Do Not Want Trucks to Deliver the Goods

o not want trucks to deliver the goods

It seems that few are against safety improvements, most want cheaper groceries/productivity but many are against larger vehicles, whilst a majority want their goods delivered but do not want trucks to deliver the goods, writes Bob Woodward. 

The situation needs to be changed whereby larger high productivity freight vehicles (HPFV) gain greater access while delivering the productivity the population yearns for by way of reduced costs whilst delivering safety improvements.

Somewhat commonly seen in the HPFV arena, are AB-triples, B-triples and to a lesser extent BAB-quads and ABB-quads. Recently there has been some promotion that BA-triples are OK, so what has changed? Previously it was commonly considered (the NHVR included) that an AB-triple is a better performer than a BA-triple from the same vehicle units.

Operators promote ABB-quads over BAB-quad because of their on-road dynamics. If it is about improving the ‘standard,’ shouldn’t then the ‘best’ performance option be promoted? Outside of PBS, AB-triples certainly have a positive history, if operators prefer BA-triples (whatever their reasoning) then there should be benefit in requiring that configuration to be assessed in accordance with PBS Safety Performance Standards (PBS).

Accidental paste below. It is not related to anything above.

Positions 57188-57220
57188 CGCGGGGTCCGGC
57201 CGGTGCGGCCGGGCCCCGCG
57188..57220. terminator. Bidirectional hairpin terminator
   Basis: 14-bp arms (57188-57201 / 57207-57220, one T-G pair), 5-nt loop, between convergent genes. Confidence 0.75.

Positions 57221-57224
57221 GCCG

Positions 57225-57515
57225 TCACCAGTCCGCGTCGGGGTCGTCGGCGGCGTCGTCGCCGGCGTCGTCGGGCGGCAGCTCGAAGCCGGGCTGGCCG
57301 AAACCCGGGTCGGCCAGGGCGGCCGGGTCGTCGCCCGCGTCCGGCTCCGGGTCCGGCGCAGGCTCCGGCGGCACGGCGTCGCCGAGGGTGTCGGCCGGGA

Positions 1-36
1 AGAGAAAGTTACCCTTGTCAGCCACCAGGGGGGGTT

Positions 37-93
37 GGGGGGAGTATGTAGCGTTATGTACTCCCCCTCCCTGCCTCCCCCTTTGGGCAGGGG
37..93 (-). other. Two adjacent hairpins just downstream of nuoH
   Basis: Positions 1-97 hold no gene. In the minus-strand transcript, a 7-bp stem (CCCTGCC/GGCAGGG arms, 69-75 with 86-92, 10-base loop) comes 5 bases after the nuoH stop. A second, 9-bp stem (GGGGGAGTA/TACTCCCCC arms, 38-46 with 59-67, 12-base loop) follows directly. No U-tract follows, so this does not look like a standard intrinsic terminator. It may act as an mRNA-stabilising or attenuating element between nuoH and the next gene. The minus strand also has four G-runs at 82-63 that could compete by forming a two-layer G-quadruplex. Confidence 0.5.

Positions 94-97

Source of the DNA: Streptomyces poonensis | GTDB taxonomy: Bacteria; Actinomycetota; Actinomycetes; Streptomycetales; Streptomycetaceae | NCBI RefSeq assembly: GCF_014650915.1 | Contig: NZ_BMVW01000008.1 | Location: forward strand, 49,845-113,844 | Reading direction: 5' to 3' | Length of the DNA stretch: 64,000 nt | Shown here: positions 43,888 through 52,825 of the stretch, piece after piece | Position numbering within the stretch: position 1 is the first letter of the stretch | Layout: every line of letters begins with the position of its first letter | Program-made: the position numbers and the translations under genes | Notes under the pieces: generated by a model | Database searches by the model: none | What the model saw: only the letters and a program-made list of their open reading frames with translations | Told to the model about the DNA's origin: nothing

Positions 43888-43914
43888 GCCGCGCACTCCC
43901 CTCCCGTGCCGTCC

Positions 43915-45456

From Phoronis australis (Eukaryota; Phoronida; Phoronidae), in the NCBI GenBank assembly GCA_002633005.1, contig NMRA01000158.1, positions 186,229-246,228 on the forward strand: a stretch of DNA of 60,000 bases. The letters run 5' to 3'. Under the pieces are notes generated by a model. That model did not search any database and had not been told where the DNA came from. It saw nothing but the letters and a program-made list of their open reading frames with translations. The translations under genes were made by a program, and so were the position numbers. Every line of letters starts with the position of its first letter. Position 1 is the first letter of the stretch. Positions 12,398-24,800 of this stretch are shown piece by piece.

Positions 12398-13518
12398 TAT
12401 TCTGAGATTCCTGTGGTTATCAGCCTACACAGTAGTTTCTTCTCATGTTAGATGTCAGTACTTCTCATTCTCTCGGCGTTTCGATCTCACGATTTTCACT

Victoria has an insatiable appetite for PBS, everything is a road to PBS. Modular B-triples and AB-triples were embraced by NSW RMS under the Road Train modernisation project. Relatively simple, here is the performance criteria if you comply, then here is the applicable network.

But regardless  of whether it is an AB-triple versus a BA-triple or an ABB-quad versus a BAB-quad, the key requirement is ACCESS.

Whilst gaining Access is a minefield, it really should not be that way. There have been many projects and documents prepared as to how to complete access assessments, but most seem to be more focused on how it can be stopped rather than how to make it happen. I recently had an example of a B-triple awaiting access approval, at that stage it had been parked for more than 120 days. With so much history of approvals, we must stop forcing the known good performing safe and productive combinations to go through the cost and drag of PBS.

Access that is based on reference vehicles is extremely limiting as most reference vehicles are not real vehicles. The burden is always on the operator, with some routes having multiple mass restrictions, then the operator is expected to determine the minimum applicable to the task and the route.

If the bridge structure is an unknown it will be impossible to readily establish reasonable assessments for networks. I have been in a couple of detailed discussions around bridges and access. The problem with bridge assessments is the fact that design history of the asset along with the current status need to be known. The design status of many structures in local government areas are unknown and there are nearly 400 local government authorities (LGAs) (excluding Western Australia). Therefore, without the appropriate information, it is difficult if not impossible to conduct a proper assessment.


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